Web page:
Shavuot and the better world
Shavuot celebrates that transcendent moment when we received the Torah, investing us with our ultimate meaning as a People. In a moving image unfolded in the Written Torah, and enlarged in the Oral Torah, God himself delivered His Word to the Children of Israel, in terms understandable to all humankind. He, the Perfect Infinity, - in an act of true love - gives us a Code that forever removes the existential questions of "what is good" and "what is bad," establishing the fundamental of Western Ethics.
Jewish mystical literature, based on the written Torah, emphasizes that the souls of all Jews in all ages received the Torah, meaning: the act of divine transmission is perennial in the eternal chain of Jewish Generations. Not only the 600,000 heads of households (around 3,000,000 people) who left Egypt, but all members of the Jewish people, in all times, heard the "Anochi A' Elo-hecha..." - "I am A' your God...", the 10 Commandments, the expression of Ultimate Morality. In some part of our being, we all carry the emotion of Ma'amad Har Sinai, of being in the presence of the Divinity at Mount Sinai. The message of the Written and Oral Torah, and its further development, is that the Torah is the heritage of our People, given to all equally and with equal opportunities, challenges and commitments.
This view of the Torah as a code for all people, in turn, transcends even the act of its delivery; it is intrinsic to its essence. The Torah was given to the People because it is intended for all our people. Our Sages employed beautiful imagery:
"Rabah bar Bar Chanah said: Why were the words of the Torah compared with fire?
[Yirmiahu the Prophet says:] 'Is not my word like fire?'
This is to show that just as fire does not burn alone, the words of the Torah are not sustainable in solitude."
Rabah bar Bar Chanah indicates a central aspect of the essence of the Torah and the act of its transmission: unlike other knowledge, which does not require concrete application in everyday life, Torah is applicable, knowledge applied to interdependency between every person and other people, both the sculptor and artist of crafting good human sensibilities and relations between people.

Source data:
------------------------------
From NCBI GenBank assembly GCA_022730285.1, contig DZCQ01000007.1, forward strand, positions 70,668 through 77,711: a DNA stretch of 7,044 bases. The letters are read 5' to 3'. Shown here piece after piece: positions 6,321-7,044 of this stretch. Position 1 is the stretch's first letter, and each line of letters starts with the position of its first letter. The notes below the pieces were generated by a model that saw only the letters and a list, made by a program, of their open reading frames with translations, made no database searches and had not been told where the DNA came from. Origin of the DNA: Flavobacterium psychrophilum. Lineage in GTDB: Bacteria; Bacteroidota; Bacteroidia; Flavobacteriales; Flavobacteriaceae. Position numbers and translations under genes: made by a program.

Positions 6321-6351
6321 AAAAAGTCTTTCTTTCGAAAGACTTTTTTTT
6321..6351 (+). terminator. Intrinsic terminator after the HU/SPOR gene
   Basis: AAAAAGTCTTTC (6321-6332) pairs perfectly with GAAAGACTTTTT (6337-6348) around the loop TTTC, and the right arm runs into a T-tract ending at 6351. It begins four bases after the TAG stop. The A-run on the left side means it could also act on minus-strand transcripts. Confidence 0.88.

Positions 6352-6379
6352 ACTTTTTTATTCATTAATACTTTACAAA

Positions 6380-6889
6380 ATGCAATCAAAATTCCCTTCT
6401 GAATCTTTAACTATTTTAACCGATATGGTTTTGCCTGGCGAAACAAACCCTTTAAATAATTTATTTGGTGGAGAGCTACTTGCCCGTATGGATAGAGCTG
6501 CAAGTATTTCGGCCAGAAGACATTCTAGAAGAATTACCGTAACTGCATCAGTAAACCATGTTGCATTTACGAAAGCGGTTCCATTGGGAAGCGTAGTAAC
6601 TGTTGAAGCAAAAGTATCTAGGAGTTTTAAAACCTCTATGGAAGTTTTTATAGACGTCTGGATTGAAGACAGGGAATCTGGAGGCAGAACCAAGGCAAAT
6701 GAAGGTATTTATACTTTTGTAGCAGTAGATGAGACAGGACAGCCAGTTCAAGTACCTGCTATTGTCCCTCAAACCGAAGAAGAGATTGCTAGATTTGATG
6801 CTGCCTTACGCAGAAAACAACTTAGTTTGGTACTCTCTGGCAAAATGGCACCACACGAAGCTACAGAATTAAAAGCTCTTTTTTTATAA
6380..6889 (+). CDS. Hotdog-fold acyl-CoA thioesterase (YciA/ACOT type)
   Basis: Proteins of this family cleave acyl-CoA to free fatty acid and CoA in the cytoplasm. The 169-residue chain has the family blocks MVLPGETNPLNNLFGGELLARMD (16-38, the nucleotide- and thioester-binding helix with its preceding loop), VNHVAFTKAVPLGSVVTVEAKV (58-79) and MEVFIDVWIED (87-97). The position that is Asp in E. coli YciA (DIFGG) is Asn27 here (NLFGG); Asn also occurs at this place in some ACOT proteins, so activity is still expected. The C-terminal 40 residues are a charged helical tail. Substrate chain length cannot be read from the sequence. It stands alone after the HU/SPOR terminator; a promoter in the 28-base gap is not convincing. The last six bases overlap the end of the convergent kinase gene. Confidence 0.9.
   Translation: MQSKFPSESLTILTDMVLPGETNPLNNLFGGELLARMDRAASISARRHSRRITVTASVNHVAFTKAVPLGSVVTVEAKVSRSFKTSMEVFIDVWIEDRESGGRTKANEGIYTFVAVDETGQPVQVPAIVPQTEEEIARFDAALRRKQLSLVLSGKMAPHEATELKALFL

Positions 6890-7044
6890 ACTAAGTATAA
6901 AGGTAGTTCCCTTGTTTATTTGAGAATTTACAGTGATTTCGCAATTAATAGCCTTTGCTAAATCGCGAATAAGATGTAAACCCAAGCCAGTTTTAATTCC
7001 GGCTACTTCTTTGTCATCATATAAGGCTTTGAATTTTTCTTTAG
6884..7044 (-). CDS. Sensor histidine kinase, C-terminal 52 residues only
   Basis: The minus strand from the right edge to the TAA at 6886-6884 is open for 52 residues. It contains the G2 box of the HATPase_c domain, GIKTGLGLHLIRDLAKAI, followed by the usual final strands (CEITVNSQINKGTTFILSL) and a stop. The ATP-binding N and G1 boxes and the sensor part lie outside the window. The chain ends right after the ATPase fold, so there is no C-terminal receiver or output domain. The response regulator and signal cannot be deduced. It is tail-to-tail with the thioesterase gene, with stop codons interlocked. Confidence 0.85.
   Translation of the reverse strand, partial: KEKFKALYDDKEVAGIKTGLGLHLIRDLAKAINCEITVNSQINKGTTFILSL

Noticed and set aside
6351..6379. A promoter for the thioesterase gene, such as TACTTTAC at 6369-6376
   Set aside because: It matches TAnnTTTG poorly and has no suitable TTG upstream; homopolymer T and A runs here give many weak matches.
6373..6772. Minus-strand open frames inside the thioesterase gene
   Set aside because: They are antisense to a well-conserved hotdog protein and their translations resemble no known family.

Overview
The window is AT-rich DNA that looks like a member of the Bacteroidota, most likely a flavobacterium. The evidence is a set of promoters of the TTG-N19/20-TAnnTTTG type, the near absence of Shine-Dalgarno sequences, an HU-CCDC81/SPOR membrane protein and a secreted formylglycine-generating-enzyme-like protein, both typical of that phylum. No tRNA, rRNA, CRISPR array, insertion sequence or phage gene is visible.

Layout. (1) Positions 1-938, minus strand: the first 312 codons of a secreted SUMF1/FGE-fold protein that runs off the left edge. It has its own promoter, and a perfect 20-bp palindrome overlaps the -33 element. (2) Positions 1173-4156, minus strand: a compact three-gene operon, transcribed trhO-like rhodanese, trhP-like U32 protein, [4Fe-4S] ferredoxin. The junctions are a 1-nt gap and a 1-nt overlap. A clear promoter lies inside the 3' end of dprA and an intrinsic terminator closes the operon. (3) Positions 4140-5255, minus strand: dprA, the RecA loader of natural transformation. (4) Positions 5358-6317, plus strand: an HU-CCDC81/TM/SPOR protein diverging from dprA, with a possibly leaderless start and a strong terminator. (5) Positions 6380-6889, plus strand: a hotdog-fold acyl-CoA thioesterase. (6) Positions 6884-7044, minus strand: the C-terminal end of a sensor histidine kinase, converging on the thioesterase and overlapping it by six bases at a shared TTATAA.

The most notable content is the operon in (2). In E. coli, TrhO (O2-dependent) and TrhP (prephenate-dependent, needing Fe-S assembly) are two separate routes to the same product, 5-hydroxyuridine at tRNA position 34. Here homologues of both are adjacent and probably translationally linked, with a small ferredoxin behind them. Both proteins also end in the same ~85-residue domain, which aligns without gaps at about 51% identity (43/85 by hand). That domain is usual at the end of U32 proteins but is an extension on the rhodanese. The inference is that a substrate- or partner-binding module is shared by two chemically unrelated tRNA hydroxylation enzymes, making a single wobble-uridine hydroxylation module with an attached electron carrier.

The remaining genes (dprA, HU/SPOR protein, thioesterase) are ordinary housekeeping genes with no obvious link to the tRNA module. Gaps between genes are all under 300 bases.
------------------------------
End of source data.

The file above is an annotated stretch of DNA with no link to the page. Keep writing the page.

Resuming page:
If it is not so, if it has no specific application in our daily lives, Torah becomes irrelevant, vanishes. Torah is a guide to personal and social action, comes alive in our lives when we translate it into our gestures and words, in our physical actions, in our association with others. Torah cannot exist in the loneliness of a Robinson Crusoe, disconnected and alienated from others. God gave us Torah in order to build through its lessons, just, generous, supportive and empathic human societies, sensitive to the suffering of others and willing to heal them.
God gave His Word to all and for all, expecting us to always build the better world to which we must aspire, and for which we must strive, affirming our partnership with Him in the task of improving what we can.
May God inspire us to receive the Torah in our lives today, to again experience the excitement we felt in our souls more than 3300 years ago
when it was delivered to us at Ma'amad Har Sinai.
May we incorporate Torah as a guide for our actions and our behavior and our deepest beliefs, to make a better out of this world,
in brotherly love, based on true listening and genuine dialogue.
Chag Shavuot Sameach!
RABBI CARLOS A. TAPIERO
Deputy Director-General & Director of Education
Maccabi World Union
"...On the third day the Lord will descend Mount Sinai in the sight of all the people" - Shemot (Exodus) XIX, 11.
Midrash Exodus Rabbah 28:6. The Midrash cites Deuteronomy 29:13:
"...and with whoever is not here today" and explains that this phrase refers to the souls of all future generations, all present at Mount Sinai, including the souls of all our Prophets and Sages. In regard to all the souls of future generations who were present at Mount Sinai, the Midrash states: "Each one received his portion".
Zohar."All Israel, including those yet to be born in future generations to the end of the time, were present at that revelation and faithfully agreed to abide to it". Arthur Green, "A guide to the Zohar", Stanford University Press, 2004, page 125.
Yirmiahu (Jeremiah) XXIII, 29.
One stick is not enough to make fire; you need at least two.
Babylonian Talmud, Tractate Taanit 7a.